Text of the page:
Summit hockey star Beck Moore drafted by Lincoln Stars | SummitDaily.com

Summit hockey star Beck Moore drafted by Lincoln Stars

Wren M. Arbuthnot
Special to the Daily

When you talk about goals with your average 16-year-old, you often get a canned answer: get through school, hang with friends, get into college and then see where that goes.

While these are still on his mind, local hockey power forward Beck Moore presently has much more ambitious goals. This spring, the Summit County native was drafted by the Lincoln Stars of the United States Hockey League. Lincoln is a Tier 1 Junior A team with the USHL, the top junior hockey league in the U.S., based in Nebraska's capital city. Junior leagues are for players from 16 to 20 years old and known as stepping-stone programs, made for players to progress from the youth level to college or professional hockey.

Just like any sport, early involvement often leads to a passion for the game. Moore's parents got him on the ice when he was about 4 years old. A few short years later he was playing with Summit Youth Hockey.

Looking back, Moore said that the years he played in Summit, up through PeeWees, are when he fell in love with the sport. One of his former Summit coaches, Geoff Palmer, recalls his time coaching Moore as a PeeWee.

"He was electric, even as a PeeWee," Palmer said. "He had great hockey sense and wonderful hands — a naturally-gifted forward."

Palmer added that, "He was always an extremely hard worker and a very coachable kid. It's great he has made it this far."

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Eventually, the small-town limits of Summit County made Moore look elsewhere to progress his game. He went to Denver to try out for the Colorado Thunderbirds AAA spring tournament team and made it, and then went on to join the Thunderbirds U-11 winter team later in the year. The following year, he tried out for the Thunderbirds U-12 team and missed the cut.

"It was tough because all my friends made the team and I didn't," Moore recalled. Instead, that season he skated with Evolution, another Denver-based program. He now remembers this adversity as a major motivational factor.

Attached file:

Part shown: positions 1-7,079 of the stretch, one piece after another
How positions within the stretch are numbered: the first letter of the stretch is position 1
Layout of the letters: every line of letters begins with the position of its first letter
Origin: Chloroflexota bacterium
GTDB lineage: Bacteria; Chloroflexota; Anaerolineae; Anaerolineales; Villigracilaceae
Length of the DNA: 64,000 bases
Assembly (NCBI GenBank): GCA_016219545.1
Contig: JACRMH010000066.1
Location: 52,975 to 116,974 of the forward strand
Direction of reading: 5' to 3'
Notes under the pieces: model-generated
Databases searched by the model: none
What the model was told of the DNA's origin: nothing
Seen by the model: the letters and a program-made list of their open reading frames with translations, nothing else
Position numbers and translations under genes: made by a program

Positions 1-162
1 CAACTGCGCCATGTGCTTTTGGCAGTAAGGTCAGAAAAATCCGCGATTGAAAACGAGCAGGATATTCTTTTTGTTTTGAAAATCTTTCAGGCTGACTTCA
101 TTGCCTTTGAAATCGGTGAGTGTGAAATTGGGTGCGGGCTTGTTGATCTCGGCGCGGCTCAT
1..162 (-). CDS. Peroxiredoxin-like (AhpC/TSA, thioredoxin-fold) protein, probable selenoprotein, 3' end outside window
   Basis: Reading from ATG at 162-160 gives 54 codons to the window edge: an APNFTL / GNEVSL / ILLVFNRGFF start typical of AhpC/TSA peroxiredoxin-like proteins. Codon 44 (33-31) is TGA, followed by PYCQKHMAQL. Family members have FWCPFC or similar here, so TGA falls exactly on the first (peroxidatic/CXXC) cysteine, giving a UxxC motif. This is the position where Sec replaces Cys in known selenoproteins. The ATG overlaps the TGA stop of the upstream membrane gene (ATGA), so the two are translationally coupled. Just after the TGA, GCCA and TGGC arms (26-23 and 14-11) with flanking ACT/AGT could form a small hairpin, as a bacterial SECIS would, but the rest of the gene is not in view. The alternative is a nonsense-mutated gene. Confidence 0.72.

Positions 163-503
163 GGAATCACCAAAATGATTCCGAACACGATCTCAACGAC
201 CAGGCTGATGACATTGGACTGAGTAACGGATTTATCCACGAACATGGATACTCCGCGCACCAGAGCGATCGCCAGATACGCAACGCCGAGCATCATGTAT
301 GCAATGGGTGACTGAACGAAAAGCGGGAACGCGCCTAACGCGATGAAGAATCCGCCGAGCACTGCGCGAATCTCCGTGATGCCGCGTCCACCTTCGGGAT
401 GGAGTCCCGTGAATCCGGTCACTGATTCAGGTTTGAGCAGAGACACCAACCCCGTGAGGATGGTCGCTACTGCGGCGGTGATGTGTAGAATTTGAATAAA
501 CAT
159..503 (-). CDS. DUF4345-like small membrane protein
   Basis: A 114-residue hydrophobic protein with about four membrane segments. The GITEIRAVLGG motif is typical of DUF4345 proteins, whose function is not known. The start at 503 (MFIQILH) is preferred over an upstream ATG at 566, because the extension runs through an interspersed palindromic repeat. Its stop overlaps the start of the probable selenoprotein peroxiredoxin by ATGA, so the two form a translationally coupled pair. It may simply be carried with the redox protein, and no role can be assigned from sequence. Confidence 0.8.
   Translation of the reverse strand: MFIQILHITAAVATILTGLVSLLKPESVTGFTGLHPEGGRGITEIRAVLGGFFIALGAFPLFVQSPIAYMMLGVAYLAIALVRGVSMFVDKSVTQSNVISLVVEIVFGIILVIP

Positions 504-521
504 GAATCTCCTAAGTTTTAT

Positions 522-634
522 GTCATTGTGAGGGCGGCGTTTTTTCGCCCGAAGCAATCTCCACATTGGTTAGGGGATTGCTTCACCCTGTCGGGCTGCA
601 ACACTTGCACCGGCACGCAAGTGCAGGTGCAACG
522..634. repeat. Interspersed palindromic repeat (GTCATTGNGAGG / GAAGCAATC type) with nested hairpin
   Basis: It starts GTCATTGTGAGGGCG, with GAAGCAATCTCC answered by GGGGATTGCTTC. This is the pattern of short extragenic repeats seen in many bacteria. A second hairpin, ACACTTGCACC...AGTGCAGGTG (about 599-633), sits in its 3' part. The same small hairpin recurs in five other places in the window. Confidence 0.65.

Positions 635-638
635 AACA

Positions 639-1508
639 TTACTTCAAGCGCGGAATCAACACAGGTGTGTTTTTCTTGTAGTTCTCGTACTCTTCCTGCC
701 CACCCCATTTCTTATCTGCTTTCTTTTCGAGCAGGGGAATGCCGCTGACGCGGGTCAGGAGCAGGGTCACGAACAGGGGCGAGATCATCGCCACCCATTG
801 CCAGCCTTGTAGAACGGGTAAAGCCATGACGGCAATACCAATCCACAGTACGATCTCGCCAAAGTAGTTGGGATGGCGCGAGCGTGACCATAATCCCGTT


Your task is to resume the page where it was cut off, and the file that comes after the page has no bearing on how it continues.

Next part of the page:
"It was good for me," Moore said. "It helped me grow emotionally and mentally."

Moore returned the next year with renewed purpose and made the Thunderbirds U-13 team. He has played with the organization ever since.

When asked what it's like playing for a Denver club while living in Summit County, Moore is honest.

"It's tough," Moore said. "Socially, I have my two groups of friends: my hockey buddies down in Denver and my friends up here… It takes really dedicated parents, too. I can't thank them enough. They drove me up and down the hill five days a week for the last five years."

When it's all said and done, Moore's routine is a six-hour round-trip: down to Denver for practice and dryland, and then back home to Summit. His parents also made sure that school was still the priority. If he didn't have good grades, he wouldn't be able to play.

"Grades are still on the mind," Moore said. "You have to have the grades to go to college, so an education is still my priority."

In response, Moore often found himself reading, studying and completing homework assignments in the passenger seat of a car.

From 'Birds to Stars

Over the years, Moore transitioned from a leading scorer with Summit to a power forward with the Thunderbirds. At 6-feet, 1-inch tall, he's the kind of offensive weapon every coach loves to have: a gritty playmaker who wins battles in the corners and absorbs punishment from defensemen in front of the net, hell-bent on outworking his opponents to generate opportunities for his team.

"If you want to succeed, you need the passion for the game and have to try to be the hardest worker on the ice every day," Moore said. "That's what I try to do every time I step on the ice."

As a draftee with the USHL, Moore has the opportunity to attend Lincoln's main camp this June and compete for a spot on the roster for the 2016-17 season, which begins in December. He's taking a realistic approach. As a 16-year-old, he knows his chances to make the team this season aren't great, as there are only a handful of players his age in the USHL. Instead, his focus is on the Thunderbirds national team, the program's top team. He is optimistic that with a bit more time he'll be ready for a crack at Lincoln roster as a high school senior.

The perks are worth the wait. By playing in the USHL, Moore retains college eligibility, which brings him a step closer to his next big goal: playing NCAA Division I hockey. He would love to play for the University of Denver or Boston College, and, while he hasn't ruled out an eventual run in pro hockey, he's chosen to keep his goals more localized for now. He plans to spend the summer preparing for next year. Come fall, he'll be moving to the Denver area with his mom to spend more time on the ice.

"I'll worry about that (the NHL) when or if it ever comes," Moore said. "For now, I want to focus on getting stronger and faster for next season."

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